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    Quote Originally Posted by tbussi View Post
    marking round stock in a lathe while it is rotating.


    My question is: Is there a more correct way to do this especially when teaching a shop course to students?
    First of all, if you're teaching students, I would hope that the spindle is in neutral and it's only moving by hand.
    There are many ways to do this, none of them wrong.
    Have them use a 6" scale and a scribe.
    Or
    Put a sharp corner tool (HSS preferred) in the tool holder, touch off the face of the part, set the readout to zero and move over the desired amount and scribe it that way.

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    Quote Originally Posted by tbussi View Post
    I've seen some forums where hermaphrodite calipers are used for marking round stock in a lathe while it is rotating. Having to set it with a rule and using layout dye prior to marking.
    I've also seen some discussion about using a dial caliper (or perhaps a vernier caliper) to mark the same. Although over time this may damage the caliper.
    Also have seen discussion about using a surface plate with a height gage to mark it up as well.

    My question is: Is there a more correct way to do this especially when teaching a shop course to students?

    Thanks for all of the great replies. Helped me out tremendously! Thanks everyone.

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    Quote Originally Posted by NC Rick View Post
    My friend with a “real shop” laughs at me when I talk about “layout”.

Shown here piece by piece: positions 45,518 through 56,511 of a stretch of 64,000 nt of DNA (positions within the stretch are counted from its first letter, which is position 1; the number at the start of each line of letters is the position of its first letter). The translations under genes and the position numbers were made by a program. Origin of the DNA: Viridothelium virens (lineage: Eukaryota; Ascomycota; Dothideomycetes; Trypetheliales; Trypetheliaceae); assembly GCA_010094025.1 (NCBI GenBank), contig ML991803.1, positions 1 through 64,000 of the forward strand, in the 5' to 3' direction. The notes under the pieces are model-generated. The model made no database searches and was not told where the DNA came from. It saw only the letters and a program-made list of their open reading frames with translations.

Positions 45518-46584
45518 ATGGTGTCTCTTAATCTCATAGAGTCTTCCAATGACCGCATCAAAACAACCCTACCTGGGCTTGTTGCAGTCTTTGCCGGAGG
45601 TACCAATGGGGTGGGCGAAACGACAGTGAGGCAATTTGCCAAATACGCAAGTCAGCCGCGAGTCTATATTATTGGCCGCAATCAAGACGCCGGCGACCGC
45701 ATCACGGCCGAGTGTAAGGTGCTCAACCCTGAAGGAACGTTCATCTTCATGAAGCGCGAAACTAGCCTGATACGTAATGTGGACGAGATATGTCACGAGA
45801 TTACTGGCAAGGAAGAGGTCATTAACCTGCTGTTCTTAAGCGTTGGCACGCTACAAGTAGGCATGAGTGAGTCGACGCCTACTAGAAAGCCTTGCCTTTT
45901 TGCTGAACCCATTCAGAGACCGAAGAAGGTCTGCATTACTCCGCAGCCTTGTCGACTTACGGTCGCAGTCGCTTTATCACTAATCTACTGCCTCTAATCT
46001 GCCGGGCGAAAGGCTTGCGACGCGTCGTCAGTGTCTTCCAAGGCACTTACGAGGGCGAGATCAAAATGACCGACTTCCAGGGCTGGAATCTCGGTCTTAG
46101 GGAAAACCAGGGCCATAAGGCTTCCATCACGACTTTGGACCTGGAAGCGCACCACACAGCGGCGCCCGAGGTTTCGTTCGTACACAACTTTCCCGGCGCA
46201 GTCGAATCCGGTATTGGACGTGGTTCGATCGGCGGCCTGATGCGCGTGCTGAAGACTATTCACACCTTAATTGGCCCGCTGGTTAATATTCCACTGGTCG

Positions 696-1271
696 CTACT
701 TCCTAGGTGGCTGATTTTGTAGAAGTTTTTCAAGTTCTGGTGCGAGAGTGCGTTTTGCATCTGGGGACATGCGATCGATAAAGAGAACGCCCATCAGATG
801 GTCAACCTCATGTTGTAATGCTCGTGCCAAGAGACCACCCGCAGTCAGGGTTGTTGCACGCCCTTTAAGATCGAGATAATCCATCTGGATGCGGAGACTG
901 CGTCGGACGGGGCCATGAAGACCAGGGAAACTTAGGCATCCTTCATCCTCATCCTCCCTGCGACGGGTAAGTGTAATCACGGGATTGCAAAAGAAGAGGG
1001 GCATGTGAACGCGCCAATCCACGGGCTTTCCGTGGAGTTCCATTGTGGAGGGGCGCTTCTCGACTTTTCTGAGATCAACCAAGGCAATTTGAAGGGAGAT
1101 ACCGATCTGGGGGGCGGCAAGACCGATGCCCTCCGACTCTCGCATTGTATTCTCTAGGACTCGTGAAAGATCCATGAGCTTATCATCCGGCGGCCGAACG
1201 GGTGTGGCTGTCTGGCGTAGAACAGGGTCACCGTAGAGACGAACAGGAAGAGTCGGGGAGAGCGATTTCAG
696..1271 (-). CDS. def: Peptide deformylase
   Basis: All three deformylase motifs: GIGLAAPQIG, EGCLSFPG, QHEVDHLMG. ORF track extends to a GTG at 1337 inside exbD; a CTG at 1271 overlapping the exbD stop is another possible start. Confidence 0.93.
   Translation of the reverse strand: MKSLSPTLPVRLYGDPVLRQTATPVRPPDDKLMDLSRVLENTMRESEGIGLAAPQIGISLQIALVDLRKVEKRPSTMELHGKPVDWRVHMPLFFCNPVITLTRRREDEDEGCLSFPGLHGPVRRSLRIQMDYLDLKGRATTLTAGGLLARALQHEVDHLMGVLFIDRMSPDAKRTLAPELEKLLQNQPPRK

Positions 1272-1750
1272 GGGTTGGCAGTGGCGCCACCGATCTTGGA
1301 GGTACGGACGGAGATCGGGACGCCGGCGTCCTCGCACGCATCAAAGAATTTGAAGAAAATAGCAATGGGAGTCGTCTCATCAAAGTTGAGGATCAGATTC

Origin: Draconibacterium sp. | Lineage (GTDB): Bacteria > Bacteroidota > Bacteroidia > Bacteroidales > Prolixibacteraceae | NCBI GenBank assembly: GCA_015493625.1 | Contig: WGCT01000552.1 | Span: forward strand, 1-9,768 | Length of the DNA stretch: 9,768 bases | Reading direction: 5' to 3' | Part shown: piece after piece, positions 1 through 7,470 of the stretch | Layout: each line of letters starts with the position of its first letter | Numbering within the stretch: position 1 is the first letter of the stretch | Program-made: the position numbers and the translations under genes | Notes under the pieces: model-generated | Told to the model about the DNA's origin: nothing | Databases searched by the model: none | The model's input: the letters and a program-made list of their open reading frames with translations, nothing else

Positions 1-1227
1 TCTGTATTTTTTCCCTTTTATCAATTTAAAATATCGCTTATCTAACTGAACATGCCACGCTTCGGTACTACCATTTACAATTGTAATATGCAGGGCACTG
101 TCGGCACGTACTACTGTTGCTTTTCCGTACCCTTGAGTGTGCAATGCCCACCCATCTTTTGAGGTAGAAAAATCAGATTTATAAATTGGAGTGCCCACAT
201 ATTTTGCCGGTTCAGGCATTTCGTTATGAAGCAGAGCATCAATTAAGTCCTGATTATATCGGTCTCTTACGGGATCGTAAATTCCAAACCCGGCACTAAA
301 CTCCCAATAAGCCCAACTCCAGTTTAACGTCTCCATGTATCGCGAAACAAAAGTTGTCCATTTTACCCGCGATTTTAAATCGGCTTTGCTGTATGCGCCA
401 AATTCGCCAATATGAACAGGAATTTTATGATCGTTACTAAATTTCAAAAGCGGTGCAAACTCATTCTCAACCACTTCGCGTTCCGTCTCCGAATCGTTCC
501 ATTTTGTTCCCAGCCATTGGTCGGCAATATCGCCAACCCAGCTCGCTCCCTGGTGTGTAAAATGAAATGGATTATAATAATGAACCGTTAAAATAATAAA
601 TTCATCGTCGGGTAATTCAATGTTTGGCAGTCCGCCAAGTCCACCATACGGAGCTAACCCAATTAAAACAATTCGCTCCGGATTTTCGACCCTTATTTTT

Layout is a great way to make sure you don't make a mistake on the dials/DRO. If I walked up to Fred with a milled part I'd scrapped, the first question was "Did you lay it out?"

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    Use a bed stop and blocks - I've an old set*** of gauge blocks I keep by the lathe especially.

    *** By which I mean they're within 2 or 3 10,000ths on an ordinary mic.

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    I want to know what "hermaphrodite calipers" are. Sounds weird.

    R

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    Quote Originally Posted by litlerob1 View Post
    I want to know what "hermaphrodite calipers" are. Sounds weird.

    R
    https://www.msdiscounttool.com/catal...hoC-14QAvD_BwE

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  14. #12
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    Just an old timey way it was done around 1912,23031310_935192666632286_3692915382722324334_n.jpgFIL knew the Guy.

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    My grandfather had two of these calipers that look like he may have made them. Small one is 4" long and the other about 6/7" long. On the leg that rests on the face end there is a small notch ground in.
    I asked him what the notch was for, he showed me. The notch keeps the leg from sliding off the faced end.